You own the trademark and can force the issue. Ah, but sometimes individuals have a genuine claim. Take Tiffany Ford, who owns the /ford account on Pinterest. Is it fair that she steps aside if the automotive giant leans on the company? I think not. Yet something along the lines of /fordofficial doesn’t quite have the same ring to it, does it?

Ultimately there’s no one-size-fits-all answer to the question of when you should set up new social profiles. You need to do what’s right for your brand. I just think that it’s easy enough to do this, and it represents a very small ongoing housekeeping chore for the major brands (which are worth billions and have the resources and people in place to deal with this kind of thing). 

Starting out with Pinterest

If you’re new to Pinterest, and how it might help you to boost social sharing and engagement, then check out Michael Litman’s slideshow, which covers the basics and will help you to figure things out.


What do you think? Do leave a comment below...
Chris Lake

Published 22 February, 2012 by Chris Lake

Chris Lake is CEO at EmpiricalProof, and former Director of Content at Econsultancy. Follow him on Twitter, Google+ or connect via Linkedin.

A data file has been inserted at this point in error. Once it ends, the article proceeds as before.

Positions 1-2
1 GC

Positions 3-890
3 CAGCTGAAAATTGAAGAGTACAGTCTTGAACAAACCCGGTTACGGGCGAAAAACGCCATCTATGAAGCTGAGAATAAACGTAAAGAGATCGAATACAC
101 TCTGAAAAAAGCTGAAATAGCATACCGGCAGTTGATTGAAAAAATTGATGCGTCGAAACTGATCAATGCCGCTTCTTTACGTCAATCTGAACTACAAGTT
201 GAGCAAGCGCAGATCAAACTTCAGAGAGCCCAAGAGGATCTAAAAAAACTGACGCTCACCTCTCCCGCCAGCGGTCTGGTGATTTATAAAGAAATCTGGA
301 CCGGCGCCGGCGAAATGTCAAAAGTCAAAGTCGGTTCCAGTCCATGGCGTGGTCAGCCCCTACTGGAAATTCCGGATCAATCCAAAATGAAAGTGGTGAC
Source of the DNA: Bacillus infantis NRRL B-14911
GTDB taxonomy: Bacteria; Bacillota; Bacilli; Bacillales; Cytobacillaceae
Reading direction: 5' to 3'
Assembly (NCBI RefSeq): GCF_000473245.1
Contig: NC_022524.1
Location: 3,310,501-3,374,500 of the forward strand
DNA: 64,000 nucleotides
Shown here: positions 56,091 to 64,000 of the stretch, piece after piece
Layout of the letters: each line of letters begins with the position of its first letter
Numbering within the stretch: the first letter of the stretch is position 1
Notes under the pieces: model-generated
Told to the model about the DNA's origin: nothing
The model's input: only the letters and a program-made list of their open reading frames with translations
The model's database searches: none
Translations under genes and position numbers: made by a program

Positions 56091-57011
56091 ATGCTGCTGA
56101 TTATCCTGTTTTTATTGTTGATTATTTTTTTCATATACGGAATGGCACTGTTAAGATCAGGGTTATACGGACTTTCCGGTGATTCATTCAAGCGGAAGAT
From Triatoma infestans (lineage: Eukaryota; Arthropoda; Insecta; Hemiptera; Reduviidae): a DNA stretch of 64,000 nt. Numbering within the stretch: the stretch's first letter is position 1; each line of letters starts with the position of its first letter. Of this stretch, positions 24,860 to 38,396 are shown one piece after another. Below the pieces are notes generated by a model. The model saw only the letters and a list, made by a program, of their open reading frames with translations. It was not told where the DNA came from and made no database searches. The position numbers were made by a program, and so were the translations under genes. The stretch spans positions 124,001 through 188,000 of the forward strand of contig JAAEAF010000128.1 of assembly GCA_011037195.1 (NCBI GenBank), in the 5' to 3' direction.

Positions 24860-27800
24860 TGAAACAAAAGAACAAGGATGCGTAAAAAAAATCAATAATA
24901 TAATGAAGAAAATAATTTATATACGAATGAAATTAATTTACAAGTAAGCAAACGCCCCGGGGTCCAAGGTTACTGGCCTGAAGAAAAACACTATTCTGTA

582 more posts from this author

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Paul Gailey

Paul Gailey, Marketing Consultant at Independent

An agency serving a Global Interbrand company would be best placed to advise and police this for the likes of Coca-Cola and their ilk.

So the question is why have 95% of agencies serving big brands failed?

Even relying on services like knowem.com, checkusernames.com, and usernamez.com is not a guarantee. None of those 3 list Pinterest.

Maybe this goes back to the other recent post here about "who owns social"?

over 4 years ago

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Eric Wittlake

Yes, this is definitely a big issue. I posted a list of 20 examples of B2B marketers that have lost their brand names already on Pinterest yesterday here: http://b2bdigital.net/2012/02/21/b2b-marketers-pinterest/

I like your advice to simply claim your profiles as an administrative function, creating a very simple presence with links or callouts back to primary locations. By breaking it out of social media management and making it an ongoing operational item it is far more likely to get done.

over 4 years ago

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John Abbott